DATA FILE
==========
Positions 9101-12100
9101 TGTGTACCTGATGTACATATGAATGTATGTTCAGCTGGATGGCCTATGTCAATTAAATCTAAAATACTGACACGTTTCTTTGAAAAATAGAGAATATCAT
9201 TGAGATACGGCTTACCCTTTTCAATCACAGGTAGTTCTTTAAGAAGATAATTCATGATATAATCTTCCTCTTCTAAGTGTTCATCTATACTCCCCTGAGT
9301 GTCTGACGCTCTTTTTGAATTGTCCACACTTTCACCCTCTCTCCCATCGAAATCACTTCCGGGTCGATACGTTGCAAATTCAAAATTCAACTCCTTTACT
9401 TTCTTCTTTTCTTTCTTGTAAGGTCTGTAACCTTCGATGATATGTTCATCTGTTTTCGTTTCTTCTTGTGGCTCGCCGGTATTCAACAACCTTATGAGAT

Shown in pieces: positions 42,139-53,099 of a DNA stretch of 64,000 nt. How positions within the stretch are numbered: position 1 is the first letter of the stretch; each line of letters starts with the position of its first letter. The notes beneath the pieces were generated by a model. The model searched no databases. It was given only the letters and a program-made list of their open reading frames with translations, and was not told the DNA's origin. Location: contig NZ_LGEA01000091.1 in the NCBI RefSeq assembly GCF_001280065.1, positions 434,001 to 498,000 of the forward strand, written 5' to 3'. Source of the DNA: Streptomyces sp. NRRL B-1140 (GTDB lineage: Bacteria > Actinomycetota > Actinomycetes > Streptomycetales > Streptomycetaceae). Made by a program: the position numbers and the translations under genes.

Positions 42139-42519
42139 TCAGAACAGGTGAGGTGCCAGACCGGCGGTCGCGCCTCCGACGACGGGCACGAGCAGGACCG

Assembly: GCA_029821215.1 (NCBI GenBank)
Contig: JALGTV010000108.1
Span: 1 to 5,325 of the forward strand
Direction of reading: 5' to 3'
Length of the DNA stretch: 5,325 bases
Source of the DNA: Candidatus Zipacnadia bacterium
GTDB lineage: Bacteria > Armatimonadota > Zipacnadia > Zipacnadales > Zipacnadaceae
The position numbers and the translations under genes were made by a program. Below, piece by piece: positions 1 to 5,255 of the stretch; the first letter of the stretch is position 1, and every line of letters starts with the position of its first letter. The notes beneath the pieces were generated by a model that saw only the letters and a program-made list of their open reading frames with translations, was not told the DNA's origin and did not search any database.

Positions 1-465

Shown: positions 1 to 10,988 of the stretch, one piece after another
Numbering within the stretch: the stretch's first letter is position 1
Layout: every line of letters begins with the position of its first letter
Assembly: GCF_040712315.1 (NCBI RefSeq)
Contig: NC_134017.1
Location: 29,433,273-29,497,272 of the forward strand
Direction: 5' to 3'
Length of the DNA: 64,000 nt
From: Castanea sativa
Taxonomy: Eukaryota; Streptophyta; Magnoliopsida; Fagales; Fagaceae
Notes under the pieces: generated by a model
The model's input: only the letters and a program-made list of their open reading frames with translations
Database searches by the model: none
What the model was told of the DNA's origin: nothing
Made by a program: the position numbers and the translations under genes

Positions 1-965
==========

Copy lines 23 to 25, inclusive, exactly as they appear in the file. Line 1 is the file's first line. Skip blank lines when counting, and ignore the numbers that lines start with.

Location: 29,433,273-29,497,272 of the forward strand
Direction: 5' to 3'
Length of the DNA: 64,000 nt